“Much like craft beers and artisan chocolate, bacon is taking advantage of America’s interest in fun new flavor combinations, and limited-time offers are a great way to drive a greater number of repeat purchases,” Roerink said.
During the recent annual American Association of Meat Processors Convention & Exposition in Des Moines, Iowa, the American Cured Meat Championships selected flavored bacon as this year’s featured product class. There were 623 products entered in 2022’s ACMC competition, and this year’s winner of the Clarence Knebel Best of Show Memorial Award was Crabtree, Pa.-based Bardine’s Country Smokehouse, which claimed the honors for its entry in the ACMC’s Heavyweight Bacon category.
But for many consumers, the only flavor bacon needs is … bacon.
“We currently have limited flavors in our bacon, but large processors continue to differentiate and innovate utilizing new flavors,” Hermreck said
While new flavors and formulations such as uncured bacon have entered the market, Burger Specialty Foods continues to market smoked dry-cured bacon, Hermreck said.
“We have seen demand for uncured bacon grow, however we have stuck with our products’ recipes and unique process and continue to grow smoked dry-cured bacon,” he said. “Uncured bacon will have a place with some consumers, but we do not believe it will expand exponentially.”
Promotions push sales
Promotions, including limited-time offers, have proved to be strong purchase motivators at retail, Roerink said, adding that bacon promotions have started to ramp back up, but supply issues remain a challenge.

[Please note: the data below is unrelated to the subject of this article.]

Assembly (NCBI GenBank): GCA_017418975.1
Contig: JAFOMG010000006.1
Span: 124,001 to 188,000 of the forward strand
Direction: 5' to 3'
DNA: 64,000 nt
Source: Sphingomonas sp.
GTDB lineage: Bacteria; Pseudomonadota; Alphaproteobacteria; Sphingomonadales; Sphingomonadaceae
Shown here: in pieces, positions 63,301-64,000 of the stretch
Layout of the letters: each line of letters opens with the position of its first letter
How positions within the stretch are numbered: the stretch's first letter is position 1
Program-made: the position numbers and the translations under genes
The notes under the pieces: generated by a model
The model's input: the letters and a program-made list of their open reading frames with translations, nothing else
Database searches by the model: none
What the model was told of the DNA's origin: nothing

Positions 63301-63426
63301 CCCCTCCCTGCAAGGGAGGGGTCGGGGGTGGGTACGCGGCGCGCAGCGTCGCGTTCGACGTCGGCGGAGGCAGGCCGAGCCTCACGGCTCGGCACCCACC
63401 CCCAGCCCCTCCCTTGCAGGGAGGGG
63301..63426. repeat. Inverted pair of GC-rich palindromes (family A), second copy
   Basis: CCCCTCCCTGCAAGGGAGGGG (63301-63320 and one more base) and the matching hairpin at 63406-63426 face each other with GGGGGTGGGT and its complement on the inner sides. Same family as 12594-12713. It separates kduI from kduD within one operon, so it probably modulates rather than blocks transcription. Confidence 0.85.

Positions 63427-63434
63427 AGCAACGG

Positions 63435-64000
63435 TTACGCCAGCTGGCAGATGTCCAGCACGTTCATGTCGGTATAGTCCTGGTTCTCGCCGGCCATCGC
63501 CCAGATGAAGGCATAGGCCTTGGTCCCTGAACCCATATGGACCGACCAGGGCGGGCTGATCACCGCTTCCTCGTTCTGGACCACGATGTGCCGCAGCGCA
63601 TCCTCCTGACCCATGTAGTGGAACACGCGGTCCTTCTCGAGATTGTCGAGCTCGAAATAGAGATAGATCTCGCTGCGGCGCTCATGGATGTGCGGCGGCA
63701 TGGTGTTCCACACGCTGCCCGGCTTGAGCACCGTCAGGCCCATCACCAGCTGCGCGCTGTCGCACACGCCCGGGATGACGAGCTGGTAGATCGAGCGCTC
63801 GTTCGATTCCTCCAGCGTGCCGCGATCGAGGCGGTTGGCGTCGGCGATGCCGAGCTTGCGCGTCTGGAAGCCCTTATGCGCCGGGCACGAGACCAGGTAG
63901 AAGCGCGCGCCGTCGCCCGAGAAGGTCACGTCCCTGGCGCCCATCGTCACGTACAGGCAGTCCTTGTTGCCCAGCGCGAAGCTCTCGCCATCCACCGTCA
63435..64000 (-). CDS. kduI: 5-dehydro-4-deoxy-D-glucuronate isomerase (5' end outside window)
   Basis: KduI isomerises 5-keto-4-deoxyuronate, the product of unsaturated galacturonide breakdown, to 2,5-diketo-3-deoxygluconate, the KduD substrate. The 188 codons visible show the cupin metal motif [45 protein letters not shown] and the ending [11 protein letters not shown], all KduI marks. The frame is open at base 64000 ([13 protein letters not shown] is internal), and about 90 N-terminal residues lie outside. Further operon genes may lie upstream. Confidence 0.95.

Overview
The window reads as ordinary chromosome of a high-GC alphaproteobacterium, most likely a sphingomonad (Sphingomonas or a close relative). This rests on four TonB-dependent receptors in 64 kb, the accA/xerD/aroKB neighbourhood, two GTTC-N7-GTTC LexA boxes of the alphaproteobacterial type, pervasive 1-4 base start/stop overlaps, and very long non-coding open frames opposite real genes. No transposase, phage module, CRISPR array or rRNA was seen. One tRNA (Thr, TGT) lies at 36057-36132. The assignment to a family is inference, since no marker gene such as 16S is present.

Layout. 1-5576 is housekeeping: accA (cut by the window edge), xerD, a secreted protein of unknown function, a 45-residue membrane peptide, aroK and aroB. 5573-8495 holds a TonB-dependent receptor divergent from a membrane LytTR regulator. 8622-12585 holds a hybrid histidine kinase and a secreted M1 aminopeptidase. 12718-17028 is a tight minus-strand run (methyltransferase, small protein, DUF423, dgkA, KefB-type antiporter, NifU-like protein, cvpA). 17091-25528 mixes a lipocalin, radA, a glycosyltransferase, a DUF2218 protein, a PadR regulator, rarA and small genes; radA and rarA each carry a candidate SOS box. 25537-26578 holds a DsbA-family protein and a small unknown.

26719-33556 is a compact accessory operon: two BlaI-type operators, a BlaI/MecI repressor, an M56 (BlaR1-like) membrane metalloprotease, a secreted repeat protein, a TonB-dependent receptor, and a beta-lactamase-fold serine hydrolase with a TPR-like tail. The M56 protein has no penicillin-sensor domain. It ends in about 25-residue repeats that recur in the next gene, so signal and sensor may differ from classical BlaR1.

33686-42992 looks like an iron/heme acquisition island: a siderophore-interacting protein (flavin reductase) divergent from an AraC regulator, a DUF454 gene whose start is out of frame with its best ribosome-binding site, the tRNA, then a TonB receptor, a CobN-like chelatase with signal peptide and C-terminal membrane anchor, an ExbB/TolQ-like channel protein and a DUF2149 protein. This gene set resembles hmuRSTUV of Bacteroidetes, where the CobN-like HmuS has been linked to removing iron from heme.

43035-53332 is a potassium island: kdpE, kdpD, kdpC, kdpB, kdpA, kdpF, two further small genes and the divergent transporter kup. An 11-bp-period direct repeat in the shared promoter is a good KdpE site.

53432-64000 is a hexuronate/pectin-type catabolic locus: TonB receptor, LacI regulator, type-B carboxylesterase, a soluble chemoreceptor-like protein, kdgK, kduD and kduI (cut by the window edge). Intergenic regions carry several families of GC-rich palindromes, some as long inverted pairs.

“Over the past 52 weeks, 34.6% of bacon dollars were promoted,” Roerink said. “This is up from 30.9% last year, but still far below the pre-pandemic level that was over 43%. Across categories, executing typical weeklong promotions has been much more difficult due to the supply chain challenges.”
Some retailers are literally breaking away from the pack to find new ways to merchandise bacon.
“Having had the opportunity for some 30-plus store visits in markets throughout the U.S. and Europe, it was great to see the creativity in bacon merchandising,” she said. “For years, bacon was more of a prepackaged item, but with the emergence of craft bacon and limited-time offers, I’m seeing bacon make inroads in a number of other areas. Despite the increase in price, I think this makes all the sense in the world. Bacon is a perennial favorite with a fan base that cuts across most demographics. That means bacon-forward merchandising is going to hit home with many consumers.”
Some retailers are adding craft bacon offerings to their full-service meat case, which can mean different flavors, thicker cuts or even regional culinary favorites. Some retailers are taking promotional inspiration from the proposition that “everything is better with bacon.”
“I see more bacon-wrapped asparagus and that type of product popping up in the full-service meat case and deli-prepared items,” Roerink said. “Jerky and other meat snacks have been on fire for many years now, and we’re seeing bacon get in on the fun with producers such as Pederson Farms having a bacon snack stick.”